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Showing posts from June, 2004

Our Friend, the Meter

This evening, I learned that   one meter equals 39.3700787 inches . While this may come as no surprise to   some  people, it was one to me - for years, I had mistakenly believed a meter was 39.77 inches, and now I know it's basically 39.37. Of course, I'm not alone in my confusion. A bit of research on Google revealed quite a few different conversions from meters to inches. Here are   some   of them: 38 inches according to a page at  Arkansas State University  and another at  Microflex Technologies . 38.16 inches according to a rounding-happy math teacher at  Norfolk Collegiate School  in Virginia. 38.37 inches according to Honeywell's  Sensotec  folks. 38.8 inches according to some  numerological babble 39 inches according to  Fife Products  and some  folks who sell quilting products . 39.14 inches according to the specifications on a  measuring wheel  for engineers. (uh-oh!) 39.15 inches according to an October 30 2002 entry in a  blog . 39.21 inches according

Peek-a-boo Moray

While skindiving, I noticed a nice red pencil urchin by a head of coral. Swimming closer, I discovered that there was also a Puhi Paka (Yellowmargin Moray,  Gymnothorax flavimarginatus ) "guarding" that particular area. Given that morays tend to have quite a lot of needle-sharp teeth, I decided to not get  too  close. Canon PowerShot S20, Ewa-Marine D-MM enclosure, 3-4 meters depth. I took several shots and chose this one. At first, it looks like it's just a photo of some coral and underwater scenery... surprise, it's not!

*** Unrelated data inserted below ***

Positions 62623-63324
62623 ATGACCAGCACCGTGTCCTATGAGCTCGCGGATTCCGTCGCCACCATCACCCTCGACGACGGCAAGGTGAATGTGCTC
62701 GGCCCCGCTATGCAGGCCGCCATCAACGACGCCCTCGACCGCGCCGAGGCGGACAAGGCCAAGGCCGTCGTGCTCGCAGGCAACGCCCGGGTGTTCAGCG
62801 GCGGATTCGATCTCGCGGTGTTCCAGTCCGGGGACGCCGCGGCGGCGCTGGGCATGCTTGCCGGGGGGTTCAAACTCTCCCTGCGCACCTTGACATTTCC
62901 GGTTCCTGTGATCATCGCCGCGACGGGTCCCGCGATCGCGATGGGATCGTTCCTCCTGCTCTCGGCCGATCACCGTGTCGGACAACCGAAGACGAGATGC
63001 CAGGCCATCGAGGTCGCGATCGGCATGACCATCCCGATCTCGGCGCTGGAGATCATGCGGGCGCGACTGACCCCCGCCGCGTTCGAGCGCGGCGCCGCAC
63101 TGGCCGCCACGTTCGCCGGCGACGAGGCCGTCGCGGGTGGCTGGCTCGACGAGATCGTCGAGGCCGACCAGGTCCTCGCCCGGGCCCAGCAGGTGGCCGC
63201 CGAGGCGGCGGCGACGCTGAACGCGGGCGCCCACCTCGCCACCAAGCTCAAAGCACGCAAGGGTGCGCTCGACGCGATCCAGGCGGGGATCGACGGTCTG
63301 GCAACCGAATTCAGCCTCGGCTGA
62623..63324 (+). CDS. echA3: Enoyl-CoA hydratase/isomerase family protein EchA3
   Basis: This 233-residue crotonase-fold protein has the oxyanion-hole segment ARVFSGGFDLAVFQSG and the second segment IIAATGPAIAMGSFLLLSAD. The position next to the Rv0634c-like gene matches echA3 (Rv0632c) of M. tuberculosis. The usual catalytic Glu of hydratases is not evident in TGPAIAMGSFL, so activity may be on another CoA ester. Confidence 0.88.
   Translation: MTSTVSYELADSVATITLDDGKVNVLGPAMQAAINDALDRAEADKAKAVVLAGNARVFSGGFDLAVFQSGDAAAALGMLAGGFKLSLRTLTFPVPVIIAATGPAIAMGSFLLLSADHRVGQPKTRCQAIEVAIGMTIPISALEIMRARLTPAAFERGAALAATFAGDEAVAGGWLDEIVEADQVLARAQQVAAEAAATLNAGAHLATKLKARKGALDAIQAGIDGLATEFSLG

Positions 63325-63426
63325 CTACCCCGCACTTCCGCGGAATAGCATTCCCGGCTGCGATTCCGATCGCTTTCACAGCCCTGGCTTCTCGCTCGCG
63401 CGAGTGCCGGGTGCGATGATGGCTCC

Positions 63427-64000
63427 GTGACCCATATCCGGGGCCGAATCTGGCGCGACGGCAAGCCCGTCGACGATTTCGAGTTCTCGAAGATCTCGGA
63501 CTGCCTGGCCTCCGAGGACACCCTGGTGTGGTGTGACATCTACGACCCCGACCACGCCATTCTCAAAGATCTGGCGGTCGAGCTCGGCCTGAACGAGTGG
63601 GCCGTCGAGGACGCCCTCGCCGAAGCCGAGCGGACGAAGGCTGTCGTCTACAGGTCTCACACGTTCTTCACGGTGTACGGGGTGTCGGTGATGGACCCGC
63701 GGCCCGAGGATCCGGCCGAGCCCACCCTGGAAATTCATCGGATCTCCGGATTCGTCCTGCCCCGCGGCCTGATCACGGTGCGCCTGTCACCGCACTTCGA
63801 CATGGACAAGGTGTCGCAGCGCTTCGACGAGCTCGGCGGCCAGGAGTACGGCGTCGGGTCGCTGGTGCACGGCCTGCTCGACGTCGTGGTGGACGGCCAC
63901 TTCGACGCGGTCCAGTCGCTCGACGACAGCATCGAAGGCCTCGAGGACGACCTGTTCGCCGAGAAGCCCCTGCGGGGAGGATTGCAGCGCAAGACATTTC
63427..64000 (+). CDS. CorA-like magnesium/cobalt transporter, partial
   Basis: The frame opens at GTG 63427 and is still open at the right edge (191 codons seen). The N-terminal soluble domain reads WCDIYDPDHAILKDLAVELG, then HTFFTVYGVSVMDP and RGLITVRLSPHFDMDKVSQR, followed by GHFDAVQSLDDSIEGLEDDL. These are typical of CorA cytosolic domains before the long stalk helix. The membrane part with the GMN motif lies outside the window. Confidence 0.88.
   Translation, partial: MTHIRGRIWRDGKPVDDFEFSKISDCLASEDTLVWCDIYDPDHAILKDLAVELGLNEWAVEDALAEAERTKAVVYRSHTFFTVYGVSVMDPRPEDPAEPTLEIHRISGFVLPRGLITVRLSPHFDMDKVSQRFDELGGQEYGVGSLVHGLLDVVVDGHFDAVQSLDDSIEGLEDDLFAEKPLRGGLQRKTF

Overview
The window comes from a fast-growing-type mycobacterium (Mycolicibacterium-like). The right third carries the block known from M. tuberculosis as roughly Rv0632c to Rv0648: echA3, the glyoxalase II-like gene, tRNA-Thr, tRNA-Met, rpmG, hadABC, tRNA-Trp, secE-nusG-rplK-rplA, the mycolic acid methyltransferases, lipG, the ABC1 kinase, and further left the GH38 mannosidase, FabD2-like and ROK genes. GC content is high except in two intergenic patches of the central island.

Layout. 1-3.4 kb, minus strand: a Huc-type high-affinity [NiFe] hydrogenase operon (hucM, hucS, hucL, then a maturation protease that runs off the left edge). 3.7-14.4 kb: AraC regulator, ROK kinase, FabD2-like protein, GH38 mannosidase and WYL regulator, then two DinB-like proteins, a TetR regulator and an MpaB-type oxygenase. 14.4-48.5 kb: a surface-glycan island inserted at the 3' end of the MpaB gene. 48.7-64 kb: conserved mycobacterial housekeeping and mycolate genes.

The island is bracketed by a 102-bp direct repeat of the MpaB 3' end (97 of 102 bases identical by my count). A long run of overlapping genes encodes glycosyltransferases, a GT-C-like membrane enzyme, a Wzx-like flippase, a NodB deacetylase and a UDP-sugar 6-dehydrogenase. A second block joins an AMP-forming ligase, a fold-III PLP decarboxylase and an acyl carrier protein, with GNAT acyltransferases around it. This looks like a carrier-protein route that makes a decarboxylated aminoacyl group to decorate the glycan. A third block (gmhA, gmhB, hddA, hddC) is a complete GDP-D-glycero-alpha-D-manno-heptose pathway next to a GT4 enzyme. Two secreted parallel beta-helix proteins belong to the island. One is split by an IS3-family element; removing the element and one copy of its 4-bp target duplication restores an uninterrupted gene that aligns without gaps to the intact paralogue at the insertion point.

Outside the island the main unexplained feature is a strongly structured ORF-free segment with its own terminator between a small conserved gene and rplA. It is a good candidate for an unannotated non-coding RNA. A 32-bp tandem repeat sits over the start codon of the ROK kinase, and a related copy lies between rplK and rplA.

iMac and PowerBook G5: Heat is not the problem.

  Apple got a lot of buzz for their  Power Mac G5  in 2003, as did IBM for the  PowerPC 970  chip inside it, made using a 130nm process in a shiny new highly automated fabrication facility. There was also a lot of buzz about the  Xserve G5 in early 2004, which took a while to actually start shipping due to difficulty getting enough functional PowerPC 970FX chips, made by IBM using a new 90nm process. Now there's buzz about the iMac G5, which had originally been planned for the "back to school" summer buying season, but is now expected to launch at the end of August and ship in mid-September. And of course there will be buzz about the inevitable PowerBook G5, at least until Apple announces and ships one. Anyway, a  lot  of the buzz is  along the lines of  "G5 chips dissipate so much heat that it's hard to fit them into small spaces like 1U rackmount servers, iMacs and PowerBooks." Compared to G4 chips, this was certainly true of the original 130

That VIS place I keep mumbling about